Guest author Sean McBride is the Director of Analysis and Co-founder of Critical Intelligence, a company that provides Cyber Situational Awareness and Threat Intelligence services for Industrial Control System Owner/Operators, Vendors and Government stakeholders.

One simplified explanation for the differing views of Dale Peterson and Bryan Owen, as seen in the comments here and here is based on simple economic analysis.

Bryan represents the security function of a highly successful software company. His position directly benefited from the subsidies the US government made available to the private sector through the INL. The INL-OSIsoft story, I know from several conversations with Bryan, is quite compelling. I wish the details were publicly available to serve as an example for how to work security into the product lifecycle – even when the process can be painful.

On the other hand, Dale represents a highly-specialized consulting firm whose thought leadership has publicly and credibly pushed for improvement over much of the past decade. His firm must compete under market forces to land every client. As such, government subsidies through the INL are irksome as his potential clientele turns there, obviously attracted by taxpayer help and good PR.

From a business perspective, if I were in OSIsoft shoes, NOT going to INL is a mistake. However, I have a hard time believing that a firm like OSIsoft, with a security leader as sharp as Bryan Owen leading the way, could not have found a similar (and in some cases superior) quality of assistance in the private market space.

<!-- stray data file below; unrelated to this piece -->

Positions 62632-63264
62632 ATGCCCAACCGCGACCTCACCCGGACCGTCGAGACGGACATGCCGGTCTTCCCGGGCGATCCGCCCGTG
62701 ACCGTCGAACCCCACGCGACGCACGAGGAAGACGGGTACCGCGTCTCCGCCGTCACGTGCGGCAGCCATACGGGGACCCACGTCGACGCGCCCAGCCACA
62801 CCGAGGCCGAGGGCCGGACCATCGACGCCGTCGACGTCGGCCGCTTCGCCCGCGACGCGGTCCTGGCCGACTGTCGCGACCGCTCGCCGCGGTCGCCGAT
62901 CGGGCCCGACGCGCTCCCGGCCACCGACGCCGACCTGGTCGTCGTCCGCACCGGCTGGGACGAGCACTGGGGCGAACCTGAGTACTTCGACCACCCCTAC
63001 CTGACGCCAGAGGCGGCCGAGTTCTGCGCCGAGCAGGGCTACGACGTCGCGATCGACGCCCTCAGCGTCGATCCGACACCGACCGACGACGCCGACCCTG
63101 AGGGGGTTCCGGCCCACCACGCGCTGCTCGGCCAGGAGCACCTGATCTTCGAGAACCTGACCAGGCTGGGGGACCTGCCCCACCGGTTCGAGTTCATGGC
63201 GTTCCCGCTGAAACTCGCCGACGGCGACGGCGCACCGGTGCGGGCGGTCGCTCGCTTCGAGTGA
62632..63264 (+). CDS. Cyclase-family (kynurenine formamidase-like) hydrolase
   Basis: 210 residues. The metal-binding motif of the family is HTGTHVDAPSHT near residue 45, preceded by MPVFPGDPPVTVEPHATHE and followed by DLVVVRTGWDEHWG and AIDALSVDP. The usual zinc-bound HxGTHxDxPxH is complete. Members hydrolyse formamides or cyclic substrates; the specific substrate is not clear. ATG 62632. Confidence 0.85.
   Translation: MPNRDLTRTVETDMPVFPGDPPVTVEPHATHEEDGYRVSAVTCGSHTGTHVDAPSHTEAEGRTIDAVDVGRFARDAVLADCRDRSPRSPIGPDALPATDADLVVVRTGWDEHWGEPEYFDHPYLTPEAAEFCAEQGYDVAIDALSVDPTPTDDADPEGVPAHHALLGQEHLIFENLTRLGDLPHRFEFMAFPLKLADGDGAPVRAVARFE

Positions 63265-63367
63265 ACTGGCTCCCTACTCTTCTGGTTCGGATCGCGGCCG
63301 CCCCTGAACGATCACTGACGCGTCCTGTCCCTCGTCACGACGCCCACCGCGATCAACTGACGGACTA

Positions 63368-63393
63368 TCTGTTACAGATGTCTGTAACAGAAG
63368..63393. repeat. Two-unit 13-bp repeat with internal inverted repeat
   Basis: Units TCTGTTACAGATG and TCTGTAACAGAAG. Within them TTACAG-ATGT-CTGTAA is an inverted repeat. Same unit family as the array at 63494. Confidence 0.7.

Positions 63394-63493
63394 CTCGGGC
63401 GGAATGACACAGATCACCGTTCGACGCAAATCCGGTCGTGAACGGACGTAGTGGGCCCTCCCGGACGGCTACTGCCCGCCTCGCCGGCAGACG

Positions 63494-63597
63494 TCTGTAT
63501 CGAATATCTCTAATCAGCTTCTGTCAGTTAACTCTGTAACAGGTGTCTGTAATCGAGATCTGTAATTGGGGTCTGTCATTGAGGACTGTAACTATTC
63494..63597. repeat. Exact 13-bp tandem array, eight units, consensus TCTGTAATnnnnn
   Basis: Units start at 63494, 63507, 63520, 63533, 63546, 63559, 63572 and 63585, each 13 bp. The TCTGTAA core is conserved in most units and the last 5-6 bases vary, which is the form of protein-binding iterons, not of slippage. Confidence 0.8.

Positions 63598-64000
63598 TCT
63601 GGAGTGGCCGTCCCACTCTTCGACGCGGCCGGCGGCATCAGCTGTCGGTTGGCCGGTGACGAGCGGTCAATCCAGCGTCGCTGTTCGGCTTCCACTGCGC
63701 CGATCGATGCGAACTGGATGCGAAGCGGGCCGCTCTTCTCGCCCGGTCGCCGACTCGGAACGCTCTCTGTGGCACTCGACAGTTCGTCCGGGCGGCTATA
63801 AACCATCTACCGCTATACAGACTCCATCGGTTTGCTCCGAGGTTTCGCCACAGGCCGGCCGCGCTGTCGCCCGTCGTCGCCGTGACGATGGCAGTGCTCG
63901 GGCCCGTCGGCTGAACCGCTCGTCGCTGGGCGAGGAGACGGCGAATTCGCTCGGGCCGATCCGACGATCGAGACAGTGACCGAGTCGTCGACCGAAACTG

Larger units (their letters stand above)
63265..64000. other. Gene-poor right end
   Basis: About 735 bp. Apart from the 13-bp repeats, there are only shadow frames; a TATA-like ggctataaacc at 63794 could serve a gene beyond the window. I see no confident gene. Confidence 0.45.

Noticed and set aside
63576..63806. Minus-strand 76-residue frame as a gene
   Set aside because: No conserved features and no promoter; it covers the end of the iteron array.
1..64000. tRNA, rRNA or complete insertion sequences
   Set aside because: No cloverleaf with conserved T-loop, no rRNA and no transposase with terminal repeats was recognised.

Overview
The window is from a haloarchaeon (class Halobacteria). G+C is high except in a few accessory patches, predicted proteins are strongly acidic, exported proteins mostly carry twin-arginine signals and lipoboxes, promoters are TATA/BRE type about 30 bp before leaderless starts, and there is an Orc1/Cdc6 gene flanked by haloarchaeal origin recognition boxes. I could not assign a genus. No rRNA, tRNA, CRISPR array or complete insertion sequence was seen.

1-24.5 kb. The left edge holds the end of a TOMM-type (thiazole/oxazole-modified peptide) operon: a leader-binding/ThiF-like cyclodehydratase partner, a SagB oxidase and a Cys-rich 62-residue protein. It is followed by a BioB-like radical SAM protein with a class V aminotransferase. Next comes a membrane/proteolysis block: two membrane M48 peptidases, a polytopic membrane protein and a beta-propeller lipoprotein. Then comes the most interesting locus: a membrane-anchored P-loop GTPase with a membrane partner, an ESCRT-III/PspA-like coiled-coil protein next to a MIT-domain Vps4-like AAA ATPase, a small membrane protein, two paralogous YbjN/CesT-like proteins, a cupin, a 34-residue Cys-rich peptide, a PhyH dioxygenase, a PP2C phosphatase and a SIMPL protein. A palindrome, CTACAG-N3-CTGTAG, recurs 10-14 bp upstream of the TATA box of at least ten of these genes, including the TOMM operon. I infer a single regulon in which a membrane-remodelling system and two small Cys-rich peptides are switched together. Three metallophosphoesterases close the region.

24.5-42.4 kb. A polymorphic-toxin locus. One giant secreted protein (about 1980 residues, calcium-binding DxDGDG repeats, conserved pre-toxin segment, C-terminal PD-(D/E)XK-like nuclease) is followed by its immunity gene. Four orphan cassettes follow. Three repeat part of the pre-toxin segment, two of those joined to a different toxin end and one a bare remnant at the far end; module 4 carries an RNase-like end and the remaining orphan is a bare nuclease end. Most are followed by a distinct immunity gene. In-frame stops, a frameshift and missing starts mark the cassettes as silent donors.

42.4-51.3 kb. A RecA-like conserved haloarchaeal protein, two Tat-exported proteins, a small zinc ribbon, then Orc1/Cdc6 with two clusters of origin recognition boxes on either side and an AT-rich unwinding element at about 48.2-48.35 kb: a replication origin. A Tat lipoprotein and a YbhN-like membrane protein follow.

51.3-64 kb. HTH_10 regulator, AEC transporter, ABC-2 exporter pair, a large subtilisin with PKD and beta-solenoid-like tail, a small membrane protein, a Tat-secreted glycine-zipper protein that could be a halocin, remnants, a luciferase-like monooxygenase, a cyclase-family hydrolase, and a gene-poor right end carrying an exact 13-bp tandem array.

Hence, the deeper issue I see in Dale’s repeated and sometimes stinging analyses is a request for leadership at  some level (Ms. Menna, Mr. Weatherford, Mr. King, Mr. Lieberman, Ms. Collins, Mr. Schmidt) to address the questions:

  • If cyber security of critical infrastructure is as critical as we like to make it sound, isn’t it time to start a competitive process that encourages ICS-security innovation?
  • Doesn’t the near-decade-long “INL owns this space” mentality risk shutting the door on fresh approaches to ICS-security?
  • Are non-competitive contracts, vendor subsidies, and non-disclosure agreements providing the daylight necessary to gauge real progress?
  • Isn’t there some OMB guidance about National Labs competing with industry?

Can someone with direction-setting authority consciously consider those issues – before the next budget cycle – please?

Image by Rennett Stowe